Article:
Mrs. S: Well, considering her name is Erika… Very.
Feel free to give constructive criticism. And I hope you didn’t mind the n-word…. It was a little rough.
Beregond: As rough as lighting this fire.
Pokey: Cujo, that was horrible.
(Cujo isn’t paying attention, she’s more focused on stopping the soldiers.)
Cujo: Don’t touch that… What are you… Put that back on…
Pippin (sprinting into the theatre): WAIT! STOP!
Dippy: Pippin! Pippin, it’s me… it’s Dippy.
Pippin: You can’t do this!
Imrahil: Why not?
Pippin: Because the credits are coming.
Pafway: Damn! He’s got us there.
“Memento Mori” written by Vaudevillian
MSTed by Cujo
MSTing concept belongs to Best Brains Inc.
Thanks to Vaudevillian for being blissfully unaware that I stole/borrowed her story
and to Kate, Stephanie, and Kelly for being themselves.
Super special thanks to Christine Persephone for finding this story,
to the mysterious Meg, who sounded like she was part of this,
and to Alyx Bradford for her wonderful parody, which helped me get
an A on my “Macbeth” test.
Pokey: I didn’t get an A. It’s all your fault Cujo! You had to look at me and say, “I’m a tree, I’m a tree, I’m a tree!” I’m gonna bleed you… like a stuck pig!
Cujo (stabbing Pokey with Sting): Not if I stick you first.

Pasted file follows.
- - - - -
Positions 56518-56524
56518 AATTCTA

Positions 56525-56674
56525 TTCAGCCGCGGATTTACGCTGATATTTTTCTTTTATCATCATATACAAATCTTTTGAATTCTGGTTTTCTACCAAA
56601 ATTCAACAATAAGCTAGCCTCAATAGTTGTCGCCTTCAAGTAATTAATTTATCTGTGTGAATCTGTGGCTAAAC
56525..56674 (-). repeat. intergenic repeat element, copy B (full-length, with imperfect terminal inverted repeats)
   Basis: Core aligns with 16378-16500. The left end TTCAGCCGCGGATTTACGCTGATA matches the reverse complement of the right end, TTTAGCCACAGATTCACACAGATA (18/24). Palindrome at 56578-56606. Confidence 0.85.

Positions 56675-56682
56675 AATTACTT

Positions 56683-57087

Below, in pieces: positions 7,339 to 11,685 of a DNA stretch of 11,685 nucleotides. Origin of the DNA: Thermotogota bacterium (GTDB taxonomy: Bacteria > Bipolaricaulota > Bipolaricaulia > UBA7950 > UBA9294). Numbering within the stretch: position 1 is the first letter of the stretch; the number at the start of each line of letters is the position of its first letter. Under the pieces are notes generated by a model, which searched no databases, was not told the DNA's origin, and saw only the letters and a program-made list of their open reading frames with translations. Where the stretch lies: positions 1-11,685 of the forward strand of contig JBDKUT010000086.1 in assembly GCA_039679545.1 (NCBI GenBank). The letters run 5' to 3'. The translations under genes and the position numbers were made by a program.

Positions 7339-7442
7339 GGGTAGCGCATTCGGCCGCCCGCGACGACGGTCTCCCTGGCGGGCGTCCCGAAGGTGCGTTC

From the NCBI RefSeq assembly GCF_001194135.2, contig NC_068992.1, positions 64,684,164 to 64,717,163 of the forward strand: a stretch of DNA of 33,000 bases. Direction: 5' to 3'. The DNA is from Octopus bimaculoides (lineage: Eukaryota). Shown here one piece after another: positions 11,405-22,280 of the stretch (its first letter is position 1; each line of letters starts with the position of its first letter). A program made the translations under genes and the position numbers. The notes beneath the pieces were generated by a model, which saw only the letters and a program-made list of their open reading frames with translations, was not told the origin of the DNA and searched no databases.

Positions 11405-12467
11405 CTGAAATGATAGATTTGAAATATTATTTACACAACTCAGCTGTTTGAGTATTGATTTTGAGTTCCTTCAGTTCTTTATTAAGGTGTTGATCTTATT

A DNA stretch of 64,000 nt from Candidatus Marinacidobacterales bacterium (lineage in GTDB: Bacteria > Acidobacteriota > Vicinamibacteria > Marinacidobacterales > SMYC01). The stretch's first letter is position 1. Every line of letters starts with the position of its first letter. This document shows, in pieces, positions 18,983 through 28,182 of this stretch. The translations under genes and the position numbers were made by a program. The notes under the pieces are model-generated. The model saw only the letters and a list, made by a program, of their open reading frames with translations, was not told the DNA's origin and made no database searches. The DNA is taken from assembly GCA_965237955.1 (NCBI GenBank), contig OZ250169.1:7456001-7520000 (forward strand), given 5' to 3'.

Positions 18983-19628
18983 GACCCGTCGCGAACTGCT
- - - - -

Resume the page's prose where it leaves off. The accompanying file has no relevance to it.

Mrs. S: You killed Pokey! (stabs herself)
Dippy: Oh well, when in Rome. (jumps off the conveniently placed cliff, previously used for the “Thelma and Louise” ending)
Cujo: Just look at this mess. (The Witch-king appears, randomly, holding a mace.)
Pokey: Look out Cujo, he’s got mace!
Cujo: No, he’s got a mace. Hey, why are you still alive?
Pokey: Plot device?
Cujo: Works for me. Want to go see “Return of the King” again?
Pokey: Okay. Dwimmerlaik, want to go to the cinema to see a film?
Witch-king: Only if you’re paying, and you never call me that again.
Pokey: Okay, but when I call people phantom that’s a compliment.
Witch-king: Sure it is. Now, where did I park my Fell Beast?
Cujo: Shot gun!
Due to the author’s inability to stay on topic and write a coherent story, the
credits have been completed in an entirely different style at great expense
and at the last minute.
(“The Hamster Dance” begins to play.)
Karl, the tap-dancing llama’s wardrobe sewn by Cujo.
Sound and lighting operated by Cujo.
Refreshments sold in the lobby by Cujo.
Ritualistic goat slaughter performed by Cujo.
Sting provided by Frodo Baggins.
“Ya spoild wretch! How dar ya talk bout yo mutha thata way! Im no lettn go of ya! Ya’z are stayin here and ya’ll apologiz to yo mutha an fatha fo dispectin dem like dat!!”